In our time, music is usually perceived as art, solely extant in the realm of aesthetics. But music did not develop only as art. From early times it was part of ritual and ceremony. From the very beginning, music was part of that which transcends everyday reality. There was never any “absolute music” or “autonomous music”. Even today, music fulfils a number of functions: It accompanies dance, theatre and ritual. It carries a symbol, message or story. It serves as catalyst and intensifier for emotions. It heals, soothes, harmonises, or enlivens and inflames. Art is one of ways in which we as humans learn about the world and ourselves. In this respect it is comparable to science. Many people don’t only need music “just to listen to”, because they are also seeking taking part in the ceremony, experiencing the story, processing their emotions… The question “Why do we make art?” can be understood as “Who are we?” or “Where do we come from and where are we going?”. Our goal is bring the music into everyday reality not only as a transient experience, but by connecting it with deeper human issues, feelings, and themes, problems we face, questions we ask. Such music allows one to see the world from a different angle, and ultimately, we believe, can make the world a better and more beautiful place.

Maria Juliana: The Four Seasons (1776)

In 1776, a notable series of musical activities took place in the Elisabethan convent in Prague. These activities were initiated by one occasion: the 50th anniversary of Maria Deodata, the convent’s mother superior. Maria Deodata apparently had a very positive relationship to music, considering that under her direction, both convent organs were funded and built, and the large number of music compositions dedicated to her. On November 24 1776, a musical “Operetto” was performed in honor of the mother superior, most probably written by Maria Juliana (1719-c.1800), the convent’s “Chor-Regentin”.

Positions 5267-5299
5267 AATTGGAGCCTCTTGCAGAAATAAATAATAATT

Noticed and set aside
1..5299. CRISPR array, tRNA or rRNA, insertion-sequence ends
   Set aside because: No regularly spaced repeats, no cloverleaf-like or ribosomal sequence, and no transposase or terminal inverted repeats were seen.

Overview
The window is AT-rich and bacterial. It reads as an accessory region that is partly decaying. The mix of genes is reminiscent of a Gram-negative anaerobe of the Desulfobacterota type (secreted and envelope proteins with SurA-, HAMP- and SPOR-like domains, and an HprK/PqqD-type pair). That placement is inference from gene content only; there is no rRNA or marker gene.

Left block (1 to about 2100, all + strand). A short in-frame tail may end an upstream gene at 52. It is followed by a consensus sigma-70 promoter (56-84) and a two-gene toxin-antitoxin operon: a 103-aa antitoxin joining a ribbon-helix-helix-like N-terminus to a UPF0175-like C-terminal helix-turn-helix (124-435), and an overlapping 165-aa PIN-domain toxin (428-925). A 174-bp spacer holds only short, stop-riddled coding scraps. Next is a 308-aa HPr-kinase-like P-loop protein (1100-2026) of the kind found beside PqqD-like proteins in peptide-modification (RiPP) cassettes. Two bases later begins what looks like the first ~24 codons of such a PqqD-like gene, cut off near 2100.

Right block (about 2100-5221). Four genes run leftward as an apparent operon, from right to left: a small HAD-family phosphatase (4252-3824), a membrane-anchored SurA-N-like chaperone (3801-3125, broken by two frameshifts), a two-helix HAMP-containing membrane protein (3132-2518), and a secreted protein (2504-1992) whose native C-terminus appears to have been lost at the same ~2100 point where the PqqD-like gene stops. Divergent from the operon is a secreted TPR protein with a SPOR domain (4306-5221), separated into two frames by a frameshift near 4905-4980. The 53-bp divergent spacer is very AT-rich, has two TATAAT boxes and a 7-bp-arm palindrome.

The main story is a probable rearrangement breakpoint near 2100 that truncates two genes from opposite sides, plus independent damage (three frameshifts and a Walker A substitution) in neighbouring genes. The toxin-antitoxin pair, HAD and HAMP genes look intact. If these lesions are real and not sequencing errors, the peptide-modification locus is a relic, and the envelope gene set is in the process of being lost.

Il Miglior Fabbro

Dante and music of the early Italian baroque : The great poet Dante Alighieri, in Il Purgatorio, referred to the famous troubadour Arnaut Daniel as “il miglior fabbro”, “the best maker/smith/craftsman”. Now Motus Harmonicus presents one take on “the best maker,” presenting Dante’s Commedia through music of the Italian seicento. Songs, arias and motets tell of Dante’s journey through Hell, Purgatory, and Paradise in his own words, as well as his personal journey in poetic style.

Lingua Materna

Dante Alighieri, a poet much influenced by the troubadours, uses the words “lingua materna” to signify not only his own Tuscan vernacular, but also of other Romance languages of his time, from French to Occitan to Spanish and Portuguese. The vernacular is the most natural language, he says, contrasting these mother tongues to the paternal, studied “Grammatica”— Latin (De Vulgari Eloquentia).


Le Flambeau du Monde

The contrast between light and shadow is considered a central principal of baroque art. The programme “Le Flambeau du Monde” – “The Torch of the World” will take us to France between the Thirty Years War and time of the glamour of the royal court at the end of the 17th century. Between candleflame and the shadow of a heavy curtain,  the poetry of the time leads us on a reflective journey through contemplation of the world, life and love.